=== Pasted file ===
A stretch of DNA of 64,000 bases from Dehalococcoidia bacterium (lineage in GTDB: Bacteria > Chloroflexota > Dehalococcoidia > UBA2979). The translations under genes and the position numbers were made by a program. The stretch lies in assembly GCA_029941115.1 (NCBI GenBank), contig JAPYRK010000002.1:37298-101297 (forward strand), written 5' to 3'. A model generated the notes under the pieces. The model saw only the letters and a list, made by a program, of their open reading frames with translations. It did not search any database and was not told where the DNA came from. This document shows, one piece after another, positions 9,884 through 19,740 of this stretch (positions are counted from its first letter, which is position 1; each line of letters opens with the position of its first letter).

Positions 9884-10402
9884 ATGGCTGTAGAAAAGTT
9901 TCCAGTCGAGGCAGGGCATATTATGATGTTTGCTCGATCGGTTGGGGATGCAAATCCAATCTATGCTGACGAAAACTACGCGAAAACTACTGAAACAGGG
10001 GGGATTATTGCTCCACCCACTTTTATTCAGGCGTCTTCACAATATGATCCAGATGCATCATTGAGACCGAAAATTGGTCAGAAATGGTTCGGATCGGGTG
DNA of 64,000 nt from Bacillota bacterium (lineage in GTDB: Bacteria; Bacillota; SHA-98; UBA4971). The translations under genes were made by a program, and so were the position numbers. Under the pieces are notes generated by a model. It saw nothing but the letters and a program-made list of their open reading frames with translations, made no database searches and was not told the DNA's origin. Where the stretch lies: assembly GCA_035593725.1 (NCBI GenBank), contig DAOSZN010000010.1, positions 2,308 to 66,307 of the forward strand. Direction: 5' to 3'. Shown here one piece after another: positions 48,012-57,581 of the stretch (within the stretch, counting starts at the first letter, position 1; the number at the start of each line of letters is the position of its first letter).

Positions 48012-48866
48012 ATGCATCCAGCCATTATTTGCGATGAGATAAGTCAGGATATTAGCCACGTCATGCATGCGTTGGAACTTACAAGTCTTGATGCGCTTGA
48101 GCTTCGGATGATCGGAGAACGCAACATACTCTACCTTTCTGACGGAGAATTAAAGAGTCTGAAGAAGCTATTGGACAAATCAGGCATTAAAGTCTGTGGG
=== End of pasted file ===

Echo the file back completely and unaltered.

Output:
A stretch of DNA of 64,000 bases from Dehalococcoidia bacterium (lineage in GTDB: Bacteria > Chloroflexota > Dehalococcoidia > UBA2979). The translations under genes and the position numbers were made by a program. The stretch lies in assembly GCA_029941115.1 (NCBI GenBank), contig JAPYRK010000002.1:37298-101297 (forward strand), written 5' to 3'. A model generated the notes under the pieces. The model saw only the letters and a list, made by a program, of their open reading frames with translations. It did not search any database and was not told where the DNA came from. This document shows, one piece after another, positions 9,884 through 19,740 of this stretch (positions are counted from its first letter, which is position 1; each line of letters opens with the position of its first letter).

Positions 9884-10402
9884 ATGGCTGTAGAAAAGTT
9901 TCCAGTCGAGGCAGGGCATATTATGATGTTTGCTCGATCGGTTGGGGATGCAAATCCAATCTATGCTGACGAAAACTACGCGAAAACTACTGAAACAGGG
10001 GGGATTATTGCTCCACCCACTTTTATTCAGGCGTCTTCACAATATGATCCAGATGCATCATTGAGACCGAAAATTGGTCAGAAATGGTTCGGATCGGGTG
DNA of 64,000 nt from Bacillota bacterium (lineage in GTDB: Bacteria; Bacillota; SHA-98; UBA4971). The translations under genes were made by a program, and so were the position numbers. Under the pieces are notes generated by a model. It saw nothing but the letters and a program-made list of their open reading frames with translations, made no database searches and was not told the DNA's origin. Where the stretch lies: assembly GCA_035593725.1 (NCBI GenBank), contig DAOSZN010000010.1, positions 2,308 to 66,307 of the forward strand. Direction: 5' to 3'. Shown here one piece after another: positions 48,012-57,581 of the stretch (within the stretch, counting starts at the first letter, position 1; the number at the start of each line of letters is the position of its first letter).

Positions 48012-48866
48012 ATGCATCCAGCCATTATTTGCGATGAGATAAGTCAGGATATTAGCCACGTCATGCATGCGTTGGAACTTACAAGTCTTGATGCGCTTGA
48101 GCTTCGGATGATCGGAGAACGCAACATACTCTACCTTTCTGACGGAGAATTAAAGAGTCTGAAGAAGCTATTGGACAAATCAGGCATTAAAGTCTGTGGG